There is a common idea in contemporary society that, in the “olden days,” men were men.  This seems fairly self evident.  What else could men be?  If men were women, we’d just call them women and move on.

I’m joking, of course.  The phrase “back when men were men,” does not refer simply to one’s own self-determined gender identity.  Rather, the phrase asserts a standard of masculinity and implies that men today do not meet that standard, but that men in days past did.  Most recently, I heard this sentiment expressed in reference to the Middle Ages and knights.

At this point, I laughed.  It’s true that people today often like to view knights as emotionally distant, stoic, hypermasculine beefcakes.  They’re not often thought of as having “fine loins and fair waists” but that’s how King Arthur is described in the Alliterative Morte Arthure.  Still, just because Arthur is described as being in the “first flower of knighthood” and is portrayed as being slender and a little dainty, rather than being buff, that doesn’t mean that masculine behavior in the Middle Ages was thought to be anything less than stoic, badass, and macho.  I mean, this section of Alliterative Morte Arthure is about Arthur wrestling a giant (who wears a coat of beards, for some reason).  It’s not like they’d get all emotional or sentimental with their bros.

“What?” Gawain exclaimed./ “Who are you?” “I am Yvain,/ Who loves you better than anyone/ In the world, however far/ It may stretch, for everywhere we’ve been/ You’ve always loved me, and honored me.” (lines 6283-6288)

Or maybe they would.   That passage is taken from Chretien de Troye’s Yvain: The Knight of the Lion (the Burton translation), which is from the twelfth century CE, in France.  The scene referenced features Yvain, the story’s protagonist, revealing his identity to his friend and comrade Gawain.  The two had been serving as champions for two different maidens for a trial by combat, but they had not known the identity of the other until after a day of fighting.  Upon learning that he is fighting Gawain, Yvain ceases fighting and proclaims his love and affection for his companion.

That’s not such a big deal, though.  Guys today are often saying things like “I love you, man,” and whatnot.  Declarations of fondness are still common, if less common than in Chretien’s day, and they’re still in the “manly man” spectrum, right?  It’s not as though they got touchy or anything.

And as he spoke he dismounted,/ And each embraced the other,/ And kissed the other, their arms,/ Around each other’s necks,/ Each continuing to insist/ That he’d lost.  (lines 6309-6314)

Whoops.  Still, that’s just from one poet.  And he was French.  French!  No doubt other writers from other times and places wrote about knights who were manly men!

Then firmly, like good friends,/ they hugged and held awhile.  (lines 840-841)

That’s from the Armitage translation of Sir Gawain and the Green Knight, written in northern England circa 1400 CE.  In that passage, Gawain is meeting with his host in a castle he is staying in, whom he “hugs” and “holds.”  Of course, even hypermasculine badasses can hug their buddies sometimes, right?  That’s not weird, even if he does later “squeeze Gawain’s arm and seat him at his side.”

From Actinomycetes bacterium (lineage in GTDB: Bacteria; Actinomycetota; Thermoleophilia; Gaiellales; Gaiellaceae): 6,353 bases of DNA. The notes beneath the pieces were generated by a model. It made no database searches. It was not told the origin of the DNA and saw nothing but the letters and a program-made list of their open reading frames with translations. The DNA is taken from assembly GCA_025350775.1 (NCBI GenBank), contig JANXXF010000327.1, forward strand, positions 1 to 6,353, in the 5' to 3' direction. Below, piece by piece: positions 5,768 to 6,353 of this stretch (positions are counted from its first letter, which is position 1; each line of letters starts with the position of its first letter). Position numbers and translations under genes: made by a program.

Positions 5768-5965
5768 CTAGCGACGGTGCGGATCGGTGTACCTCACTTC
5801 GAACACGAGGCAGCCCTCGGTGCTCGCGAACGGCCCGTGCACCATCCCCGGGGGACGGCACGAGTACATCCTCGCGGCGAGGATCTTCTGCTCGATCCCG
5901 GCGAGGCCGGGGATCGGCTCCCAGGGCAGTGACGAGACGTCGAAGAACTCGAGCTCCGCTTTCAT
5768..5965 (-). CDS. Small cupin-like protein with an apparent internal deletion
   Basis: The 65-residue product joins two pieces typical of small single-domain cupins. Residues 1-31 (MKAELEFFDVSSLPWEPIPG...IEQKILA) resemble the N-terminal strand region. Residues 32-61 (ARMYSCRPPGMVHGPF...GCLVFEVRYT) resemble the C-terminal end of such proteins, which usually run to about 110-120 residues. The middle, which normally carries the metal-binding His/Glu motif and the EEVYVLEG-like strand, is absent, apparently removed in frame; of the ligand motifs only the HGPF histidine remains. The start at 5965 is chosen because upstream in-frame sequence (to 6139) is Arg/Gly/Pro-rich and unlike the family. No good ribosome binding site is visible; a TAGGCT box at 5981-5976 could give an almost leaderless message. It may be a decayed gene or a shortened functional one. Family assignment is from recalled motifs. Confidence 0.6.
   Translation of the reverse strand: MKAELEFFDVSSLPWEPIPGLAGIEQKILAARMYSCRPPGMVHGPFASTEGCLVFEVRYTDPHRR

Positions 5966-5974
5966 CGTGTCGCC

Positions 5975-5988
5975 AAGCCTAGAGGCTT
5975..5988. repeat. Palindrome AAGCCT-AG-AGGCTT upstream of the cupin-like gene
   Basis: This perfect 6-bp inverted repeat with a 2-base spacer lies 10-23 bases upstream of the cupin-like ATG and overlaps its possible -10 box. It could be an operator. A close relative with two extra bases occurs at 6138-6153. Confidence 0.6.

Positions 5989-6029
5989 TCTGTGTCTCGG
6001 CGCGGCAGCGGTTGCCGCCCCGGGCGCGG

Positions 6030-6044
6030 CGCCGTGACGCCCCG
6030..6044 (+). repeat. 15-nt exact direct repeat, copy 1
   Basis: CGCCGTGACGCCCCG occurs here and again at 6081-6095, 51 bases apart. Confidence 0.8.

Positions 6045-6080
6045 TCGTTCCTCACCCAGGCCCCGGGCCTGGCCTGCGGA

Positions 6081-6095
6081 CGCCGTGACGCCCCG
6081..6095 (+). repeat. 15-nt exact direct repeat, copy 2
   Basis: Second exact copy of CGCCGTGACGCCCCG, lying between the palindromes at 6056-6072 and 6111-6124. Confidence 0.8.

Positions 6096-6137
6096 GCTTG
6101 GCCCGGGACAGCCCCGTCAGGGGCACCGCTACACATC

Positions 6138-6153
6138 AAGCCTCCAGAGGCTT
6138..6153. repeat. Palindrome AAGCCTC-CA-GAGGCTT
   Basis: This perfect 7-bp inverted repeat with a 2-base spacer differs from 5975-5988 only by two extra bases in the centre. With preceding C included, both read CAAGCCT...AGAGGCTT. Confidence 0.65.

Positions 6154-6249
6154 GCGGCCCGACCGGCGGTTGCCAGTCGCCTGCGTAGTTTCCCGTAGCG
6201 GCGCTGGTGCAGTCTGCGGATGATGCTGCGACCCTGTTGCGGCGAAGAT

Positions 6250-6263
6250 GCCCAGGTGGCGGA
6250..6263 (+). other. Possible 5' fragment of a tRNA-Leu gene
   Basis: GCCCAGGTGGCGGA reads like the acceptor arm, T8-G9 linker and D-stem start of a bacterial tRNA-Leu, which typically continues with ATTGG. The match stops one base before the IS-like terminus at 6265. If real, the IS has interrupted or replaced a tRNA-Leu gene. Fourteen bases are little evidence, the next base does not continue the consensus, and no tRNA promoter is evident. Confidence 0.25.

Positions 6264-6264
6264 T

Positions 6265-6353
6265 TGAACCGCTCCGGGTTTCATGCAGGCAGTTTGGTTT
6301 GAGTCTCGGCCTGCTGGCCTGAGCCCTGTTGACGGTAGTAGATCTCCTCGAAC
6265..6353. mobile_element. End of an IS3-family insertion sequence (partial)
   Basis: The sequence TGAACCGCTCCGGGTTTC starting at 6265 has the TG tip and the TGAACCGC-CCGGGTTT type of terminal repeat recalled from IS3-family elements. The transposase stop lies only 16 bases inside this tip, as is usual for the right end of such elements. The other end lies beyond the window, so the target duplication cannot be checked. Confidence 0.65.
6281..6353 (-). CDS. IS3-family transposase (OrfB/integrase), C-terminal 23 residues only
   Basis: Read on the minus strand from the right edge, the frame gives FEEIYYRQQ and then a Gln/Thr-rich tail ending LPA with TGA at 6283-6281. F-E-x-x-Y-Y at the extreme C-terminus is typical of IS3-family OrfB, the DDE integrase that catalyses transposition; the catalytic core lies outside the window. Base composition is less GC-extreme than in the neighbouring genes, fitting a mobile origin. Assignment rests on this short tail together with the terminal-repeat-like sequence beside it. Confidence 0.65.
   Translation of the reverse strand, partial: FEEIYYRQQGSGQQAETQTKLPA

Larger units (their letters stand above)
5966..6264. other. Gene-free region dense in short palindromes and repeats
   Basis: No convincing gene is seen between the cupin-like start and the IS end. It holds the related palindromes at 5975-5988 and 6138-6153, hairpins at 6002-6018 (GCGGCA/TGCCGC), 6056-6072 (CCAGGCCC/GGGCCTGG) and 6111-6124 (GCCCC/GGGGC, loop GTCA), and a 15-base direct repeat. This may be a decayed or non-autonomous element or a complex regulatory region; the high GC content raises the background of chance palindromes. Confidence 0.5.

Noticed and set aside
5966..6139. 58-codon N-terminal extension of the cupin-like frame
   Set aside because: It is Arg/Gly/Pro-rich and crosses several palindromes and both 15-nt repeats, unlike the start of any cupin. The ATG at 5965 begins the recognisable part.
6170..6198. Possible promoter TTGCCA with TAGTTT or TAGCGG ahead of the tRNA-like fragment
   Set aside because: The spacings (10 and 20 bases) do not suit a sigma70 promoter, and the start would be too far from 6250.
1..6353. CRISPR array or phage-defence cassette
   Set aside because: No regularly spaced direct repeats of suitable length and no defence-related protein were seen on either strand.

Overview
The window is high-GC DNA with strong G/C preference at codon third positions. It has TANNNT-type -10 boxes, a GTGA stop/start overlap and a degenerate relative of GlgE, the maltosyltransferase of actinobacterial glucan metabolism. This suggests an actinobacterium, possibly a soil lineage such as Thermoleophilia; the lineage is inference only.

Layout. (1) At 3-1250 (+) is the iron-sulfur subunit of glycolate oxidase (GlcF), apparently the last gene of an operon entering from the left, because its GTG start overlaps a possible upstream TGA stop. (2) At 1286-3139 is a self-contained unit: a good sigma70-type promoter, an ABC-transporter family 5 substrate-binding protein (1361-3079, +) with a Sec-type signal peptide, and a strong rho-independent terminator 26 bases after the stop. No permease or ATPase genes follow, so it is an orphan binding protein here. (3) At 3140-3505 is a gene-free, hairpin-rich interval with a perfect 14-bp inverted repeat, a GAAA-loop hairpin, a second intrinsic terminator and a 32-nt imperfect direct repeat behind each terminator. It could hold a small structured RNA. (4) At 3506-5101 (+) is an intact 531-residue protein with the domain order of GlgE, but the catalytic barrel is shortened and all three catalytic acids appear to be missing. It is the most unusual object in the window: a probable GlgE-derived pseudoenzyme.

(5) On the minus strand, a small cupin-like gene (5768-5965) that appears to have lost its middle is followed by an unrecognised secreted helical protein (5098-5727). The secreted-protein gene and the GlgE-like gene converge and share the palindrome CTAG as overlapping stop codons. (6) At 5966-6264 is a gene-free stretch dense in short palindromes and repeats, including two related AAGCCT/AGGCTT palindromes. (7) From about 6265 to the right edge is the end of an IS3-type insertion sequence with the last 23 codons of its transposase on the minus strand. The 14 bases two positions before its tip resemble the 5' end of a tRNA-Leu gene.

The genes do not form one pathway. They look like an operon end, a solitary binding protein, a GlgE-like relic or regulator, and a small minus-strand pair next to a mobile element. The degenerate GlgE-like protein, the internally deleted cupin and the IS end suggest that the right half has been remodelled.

So he held out his arms and hugged the lord/ and kissed him in the kindliest way he could. (Lines 1388-1389)
He catches him by the neck and courteously kisses him,/ then a second time kisses him in a similar style.  (Lines 1639-1640)
He clasps him tight and kisses him three times/ with as much emotion as a man could muster. (Lines 1936-1937)

Admittedly, there are circumstances the accompany these six kisses.  Gawain and Bertilak (Gawain’s host) agree that they will exchange whatever they gain that day, three days in a row.  While Bertilak goes out hunting, and brings Gawain freshly caught game every day, Gawain stays back and fools around with Lady Bertilak, passing on the kisses she provides him.  This is not just a case of Gawain and Bertilak kissing for the fun of it.  That said, Bertilak does not voice much surprise or confusion regarding his male friend up and kissing him a lot, nor does Gawain express any reluctance to do so.

Clearly, Medieval ideas about what it meant to be masculine and manly differ somewhat from the common concepts of manliness and masculinity today.  Furthermore, those Medieval ideas about masculinity and manliness are, by common contemporary standards, more feminine than what would be thought of as “manly” today.  Does this mean that knights were any less badass?  No.  Does this mean that knights were somehow less of men than men today?  Most certainly not.  What does it mean?  It means that being a hypermasculine, homophobic, macho douche is not characteristic of “the good old days” when “men were men.”  Arthur, Yvain, Gawain, and their real world counterparts did not need to establish their masculinity through macho posturing or being emotionally distant, because they could instead establish their worth and masculinity by actually accomplishing great things.

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